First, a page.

In a cultivation facility, there may be a dozen or more varieties of cannabis growing at any given time. Each variety is likely to have its own optimal ranges for all of the factors mentioned above. To ensure each cultivar gets what it needs, cultivators can establish distinct zones, with no physical barriers, to create individual environments tailored to the plant’s genetics. And as we established above, some of these factors are controlled by zone, while others are adjusted facility-wide. These zones can be custom generated with settings saved, to build master recipes to use from grow to grow.  

Environmental monitoring software enables cultivators to oversee each zone, as well as set alerts and notifications whenever a zone drops out of its intended optimal range for any particular parameter. These ranges are governed by the facility’s master guidelines for the ideal cultivar, a detailed set of instructions on how to care for particular types of plants, conditions and standard operating procedures.

Optimizing “Master Recipes”

A cultivation facility and its team can only be as effective as the guidelines they create to ensure the best possible harvests. That’s why as conditions change or more information is learned about a cultivar, master recipes can be created, customized and updated. 

For example, if a facility regularly grows a particular cultivar and notices one crop yielded significantly more quality flower than usual, a cultivator could review historical data related to the lighting, environment or fertigation and identify what might have been done differently in the most recent batch. If a link is confirmed, it might be a new insight that is worth adding to the existing master recipe for that cultivar. With a centralized environmental monitoring and lighting control software, the cultivator could do just that! Setting a new standard for future practices to optimize growth even further.

Ditching the Wires

Many environmental monitoring systems are tied into wired sensors that are hooked into a facility’s power. Unfortunately, this approach means there are workplace tripping hazards for personnel, limitations on sensor placements and generally less flexibility to place sensors in enough places to truly measure microclimates. Additionally, more wires mean more surfaces for potential contaminants, like mold or bacteria, to live and thrive upon. Removing wires means fewer tiny surface areas to scrub and clean, saving time and reducing the risk of contamination to your crop - while giving you the capability to place sensors in any and all areas of the grow to generate a true picture of the full environment around the plants.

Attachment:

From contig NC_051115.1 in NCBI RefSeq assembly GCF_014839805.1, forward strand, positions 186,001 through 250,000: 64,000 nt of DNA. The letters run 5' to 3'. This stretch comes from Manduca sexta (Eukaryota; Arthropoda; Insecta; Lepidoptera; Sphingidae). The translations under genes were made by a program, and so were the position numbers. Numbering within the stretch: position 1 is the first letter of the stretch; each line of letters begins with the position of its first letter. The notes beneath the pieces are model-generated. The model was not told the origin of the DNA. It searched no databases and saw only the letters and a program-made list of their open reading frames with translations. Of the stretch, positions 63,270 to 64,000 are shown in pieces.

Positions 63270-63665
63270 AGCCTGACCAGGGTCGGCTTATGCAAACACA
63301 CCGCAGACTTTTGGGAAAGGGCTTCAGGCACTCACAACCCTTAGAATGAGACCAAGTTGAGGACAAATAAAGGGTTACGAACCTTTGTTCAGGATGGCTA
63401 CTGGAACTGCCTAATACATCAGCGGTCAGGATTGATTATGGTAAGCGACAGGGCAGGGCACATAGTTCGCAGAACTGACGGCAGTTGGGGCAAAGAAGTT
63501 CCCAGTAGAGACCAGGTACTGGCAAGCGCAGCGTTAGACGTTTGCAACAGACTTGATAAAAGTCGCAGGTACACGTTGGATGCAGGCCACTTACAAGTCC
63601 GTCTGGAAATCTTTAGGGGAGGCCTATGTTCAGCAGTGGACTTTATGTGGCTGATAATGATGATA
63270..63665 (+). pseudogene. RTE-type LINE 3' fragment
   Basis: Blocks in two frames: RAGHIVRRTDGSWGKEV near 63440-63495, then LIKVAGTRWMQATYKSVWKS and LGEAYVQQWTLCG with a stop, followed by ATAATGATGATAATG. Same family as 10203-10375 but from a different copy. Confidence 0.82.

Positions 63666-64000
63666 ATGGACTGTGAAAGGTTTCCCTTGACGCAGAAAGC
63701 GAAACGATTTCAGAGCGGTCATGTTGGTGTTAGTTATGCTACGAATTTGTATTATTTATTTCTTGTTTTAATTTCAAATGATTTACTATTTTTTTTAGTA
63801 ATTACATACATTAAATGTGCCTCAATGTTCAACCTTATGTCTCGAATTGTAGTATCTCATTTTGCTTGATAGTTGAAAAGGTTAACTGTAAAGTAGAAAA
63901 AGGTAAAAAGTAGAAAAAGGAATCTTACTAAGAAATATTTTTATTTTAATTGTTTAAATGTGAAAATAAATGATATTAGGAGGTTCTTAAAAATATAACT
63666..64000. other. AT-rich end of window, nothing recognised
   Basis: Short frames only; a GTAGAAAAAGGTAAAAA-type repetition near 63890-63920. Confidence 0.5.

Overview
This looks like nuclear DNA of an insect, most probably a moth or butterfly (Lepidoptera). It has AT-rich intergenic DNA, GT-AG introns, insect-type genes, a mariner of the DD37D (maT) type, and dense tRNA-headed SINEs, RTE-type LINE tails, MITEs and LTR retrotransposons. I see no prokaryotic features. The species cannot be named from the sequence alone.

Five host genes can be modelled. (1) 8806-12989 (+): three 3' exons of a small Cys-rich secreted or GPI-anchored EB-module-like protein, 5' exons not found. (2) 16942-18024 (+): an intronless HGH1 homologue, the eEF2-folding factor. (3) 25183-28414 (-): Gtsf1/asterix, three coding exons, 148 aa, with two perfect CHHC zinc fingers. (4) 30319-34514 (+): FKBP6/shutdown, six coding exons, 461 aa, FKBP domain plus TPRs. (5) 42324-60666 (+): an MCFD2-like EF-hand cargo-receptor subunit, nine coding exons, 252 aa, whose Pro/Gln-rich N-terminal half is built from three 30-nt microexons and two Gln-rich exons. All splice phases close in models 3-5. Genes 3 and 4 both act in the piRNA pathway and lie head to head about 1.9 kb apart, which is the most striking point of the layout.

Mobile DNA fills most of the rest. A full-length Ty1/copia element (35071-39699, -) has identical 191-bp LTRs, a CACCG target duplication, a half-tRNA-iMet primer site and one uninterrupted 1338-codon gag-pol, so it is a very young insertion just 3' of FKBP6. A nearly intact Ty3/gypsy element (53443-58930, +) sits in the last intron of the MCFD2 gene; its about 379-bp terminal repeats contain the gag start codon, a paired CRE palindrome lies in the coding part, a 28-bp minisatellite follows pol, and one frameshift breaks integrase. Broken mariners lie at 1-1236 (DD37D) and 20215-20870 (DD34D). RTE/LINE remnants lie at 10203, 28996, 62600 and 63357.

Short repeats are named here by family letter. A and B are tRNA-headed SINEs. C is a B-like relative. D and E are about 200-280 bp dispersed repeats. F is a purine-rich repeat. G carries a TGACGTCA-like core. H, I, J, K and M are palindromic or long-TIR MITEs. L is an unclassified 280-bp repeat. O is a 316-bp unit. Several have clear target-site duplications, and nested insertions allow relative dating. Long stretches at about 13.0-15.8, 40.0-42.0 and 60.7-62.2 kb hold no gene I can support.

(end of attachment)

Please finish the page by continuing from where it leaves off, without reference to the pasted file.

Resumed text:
Meet the TSRgrow TOTALGrow Solution

TSRgrow’s data collecting and monitoring platform is built in as an integration to its suite of advanced LED lighting solutions. The combination of the lighting platform, industrial wireless sensors and user-friendly adaptive software called GROWHub offers cultivators what we call our TOTALGrow™ Solution.

TSRgrow remote power and advanced lighting control software integrates seamlessly with GROWHub centralized database and wireless sensors. This supplies cultivators with an unprecedented flow of real-time data from the grow room floor. And because the sensors are wireless, there’s no excessive cabling that could be a safety hazard to facility personnel or complicate sanitation processes.

Using GROWHub, cultivators can monitor grow conditions across multiple zones in real-time, relocating sensors throughout the facility as conditions evolve and plants grow. Leveraging known data about cannabis plant genetics and optimal growing conditions, cultivators can easily monitor and track environmental trends throughout the life cycle of every plant. Finally, master recipes are customizable, allowing cultivators to find what works best for them and save their own proprietary master recipes for future use. 

Don’t Just Buy Lighting, Access a TOTALGrow Solution

The future of the cannabis industry involves data-driven insights and the ability to strategically scale operations. For cultivators, this means deftly managing the entirety of a facility and fine-tuning the indoor environment to support the optimal growth of every single plant, even when a facility is home to a dozen or more different cultivars. That’s a tall order, but it’s made possible by cutting-edge lighting and control platforms like TSRgrow’s TOTALGrow™ Solution. 

When you want to know about every last detail that affects your cannabis flower yield and quality, you need more than just lighting – you need a complete environmental monitoring system that will help drive optimal yields, consistent quality, and maximum profit with the lowest possible operating costs.

Contact a growing specialist today to learn how a TOTALgrow Solution can help optimize your cannabis cultivation business.